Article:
Budapest is a movie star in its own right, appearing in numerous films under the guise of Paris, Moscow, Buenos Aires or East Berlin. However, while Budapest sets the stage for the international film industry on its city streets or in the nearby Korda Studios, Hungarian homegrown cinema also merits recognition. With the László Nemes’ Son of Saul winning both an Academy Award and Golden Globe for Best Foreign Language film in 2015, Hungarian cinema is finally getting noticed on an international scale.
Over time, the local film industry has developed a cocktail of realism and echoes of daily life shaken up with the surreal and the absurd. Many cite the 1950s to 60s as Hungarian cinema’s golden age, which, coincidentally, was also the most brutal era of Hungary’s communist dictatorship. Cinema at this time used Hungarian history and human stories as a subtle medium to stand up against the regime.
However, as the decades moved on, film turned to address contemporary issues. Cult comedy The Witness (1969), by Péter Bacsó, was banned for over a decade for its critical and satirical depiction of the country’s communist regime. The Witness, which uses humour to cope with difficult political and social topics, is a prime example. One of the most famous lines in the movie about the “Hungarian orange” has become a foundation in Hungarian popular culture. The home-grown orange, eaten by the protagonist’s children, is switched to a lemon and described as “a bit more yellow, a bit sourer, but it’s ours.”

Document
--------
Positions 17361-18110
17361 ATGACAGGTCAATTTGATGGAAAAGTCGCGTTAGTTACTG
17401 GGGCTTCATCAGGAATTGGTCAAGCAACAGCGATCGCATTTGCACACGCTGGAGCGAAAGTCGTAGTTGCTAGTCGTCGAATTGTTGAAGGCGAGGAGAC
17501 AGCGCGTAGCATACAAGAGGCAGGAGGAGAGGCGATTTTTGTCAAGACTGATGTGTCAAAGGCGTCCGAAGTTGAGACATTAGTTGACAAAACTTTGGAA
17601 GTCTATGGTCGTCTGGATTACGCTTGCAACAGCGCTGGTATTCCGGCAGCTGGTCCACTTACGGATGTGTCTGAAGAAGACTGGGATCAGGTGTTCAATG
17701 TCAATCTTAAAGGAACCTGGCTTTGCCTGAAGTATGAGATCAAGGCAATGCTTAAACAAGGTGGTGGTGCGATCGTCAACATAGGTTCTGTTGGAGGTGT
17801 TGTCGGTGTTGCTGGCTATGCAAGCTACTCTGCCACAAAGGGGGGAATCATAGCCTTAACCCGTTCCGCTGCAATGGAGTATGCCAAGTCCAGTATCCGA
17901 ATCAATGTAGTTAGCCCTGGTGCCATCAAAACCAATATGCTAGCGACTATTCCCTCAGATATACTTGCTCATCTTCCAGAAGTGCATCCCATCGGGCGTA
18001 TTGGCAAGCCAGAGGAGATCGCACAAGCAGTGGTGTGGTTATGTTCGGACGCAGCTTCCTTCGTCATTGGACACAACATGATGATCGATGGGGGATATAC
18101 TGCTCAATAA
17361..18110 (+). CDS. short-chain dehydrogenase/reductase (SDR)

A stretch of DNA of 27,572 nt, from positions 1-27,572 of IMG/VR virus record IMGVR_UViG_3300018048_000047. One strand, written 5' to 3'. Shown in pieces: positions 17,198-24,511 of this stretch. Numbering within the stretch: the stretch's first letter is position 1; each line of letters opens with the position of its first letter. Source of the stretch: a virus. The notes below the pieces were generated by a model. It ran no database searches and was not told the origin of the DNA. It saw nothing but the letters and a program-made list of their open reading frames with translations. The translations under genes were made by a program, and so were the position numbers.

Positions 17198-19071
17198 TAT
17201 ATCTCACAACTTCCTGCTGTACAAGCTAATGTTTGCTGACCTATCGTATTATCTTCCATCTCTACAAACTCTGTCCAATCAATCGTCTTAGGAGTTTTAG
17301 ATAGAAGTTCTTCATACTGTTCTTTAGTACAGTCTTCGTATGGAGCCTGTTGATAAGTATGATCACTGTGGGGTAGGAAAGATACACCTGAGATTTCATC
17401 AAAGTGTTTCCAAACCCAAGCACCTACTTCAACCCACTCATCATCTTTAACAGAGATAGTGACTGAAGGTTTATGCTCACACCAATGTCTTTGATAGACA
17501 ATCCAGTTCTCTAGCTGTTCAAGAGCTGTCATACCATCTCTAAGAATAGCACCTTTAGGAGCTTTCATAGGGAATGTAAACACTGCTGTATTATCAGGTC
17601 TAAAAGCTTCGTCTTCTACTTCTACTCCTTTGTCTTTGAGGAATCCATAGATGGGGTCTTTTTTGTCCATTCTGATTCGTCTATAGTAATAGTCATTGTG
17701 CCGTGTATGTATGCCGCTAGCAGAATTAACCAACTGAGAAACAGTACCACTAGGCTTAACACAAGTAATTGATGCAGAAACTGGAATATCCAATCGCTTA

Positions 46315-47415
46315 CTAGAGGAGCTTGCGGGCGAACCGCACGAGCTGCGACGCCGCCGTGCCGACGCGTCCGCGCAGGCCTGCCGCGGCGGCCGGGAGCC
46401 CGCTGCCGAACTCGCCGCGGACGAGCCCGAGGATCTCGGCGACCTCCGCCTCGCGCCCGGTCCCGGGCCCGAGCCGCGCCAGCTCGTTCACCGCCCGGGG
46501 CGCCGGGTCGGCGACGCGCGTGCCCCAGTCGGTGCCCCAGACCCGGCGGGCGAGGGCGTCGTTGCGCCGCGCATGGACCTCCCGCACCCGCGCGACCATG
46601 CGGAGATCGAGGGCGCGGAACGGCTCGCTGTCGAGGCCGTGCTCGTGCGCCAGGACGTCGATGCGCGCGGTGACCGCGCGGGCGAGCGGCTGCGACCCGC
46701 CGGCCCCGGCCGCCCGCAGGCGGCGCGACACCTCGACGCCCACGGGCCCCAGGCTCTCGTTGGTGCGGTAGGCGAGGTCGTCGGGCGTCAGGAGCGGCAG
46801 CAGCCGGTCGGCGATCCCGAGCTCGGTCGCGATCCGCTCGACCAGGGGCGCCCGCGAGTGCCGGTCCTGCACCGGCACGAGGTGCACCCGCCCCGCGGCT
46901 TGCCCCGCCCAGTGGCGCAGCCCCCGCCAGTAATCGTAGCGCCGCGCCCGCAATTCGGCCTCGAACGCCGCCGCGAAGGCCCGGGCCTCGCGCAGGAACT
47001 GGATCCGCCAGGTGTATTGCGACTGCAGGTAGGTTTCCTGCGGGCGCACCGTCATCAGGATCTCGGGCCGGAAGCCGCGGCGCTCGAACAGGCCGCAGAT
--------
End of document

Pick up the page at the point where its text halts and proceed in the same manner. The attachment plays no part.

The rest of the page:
Another element is the use of fantastical storytelling techniques to express the human condition, such as István Szabó Mephisto (1981), a Faustian drama set in Nazi Germany and Hungary’s first Oscar winning film, the only one before 2016. Or realism presented through the medium of experimental cinema, such as director Béla Tarr’s works, which engage philosophical elements with a pessimistic view of humanity by using avant-garde storytelling and film techniques, such as in Sátántangó (1994) or Werckmeister Harmonies (2000).
Contemporary Hungarian cinema has seen a new style revival since modern classic Control (2003) by Nimród Antal, whose surreal, black comedy about metro ticket inspectors shot entirely on the Budapest underground system gained cult status in Hungary and abroad. This set the pace for Hungarian new wave cinema, departing from more realistic storytelling forms: films such as Taxidermia (2006), a metaphorical socio-political retelling of post-Second World War Hungarian history to the present day; gritty dark magical realist story Bibliothèque Pascal (2010) and Kornél Mundruczó‘s visceral revenge fantasy White God (2013).
Text: Jennifer Walker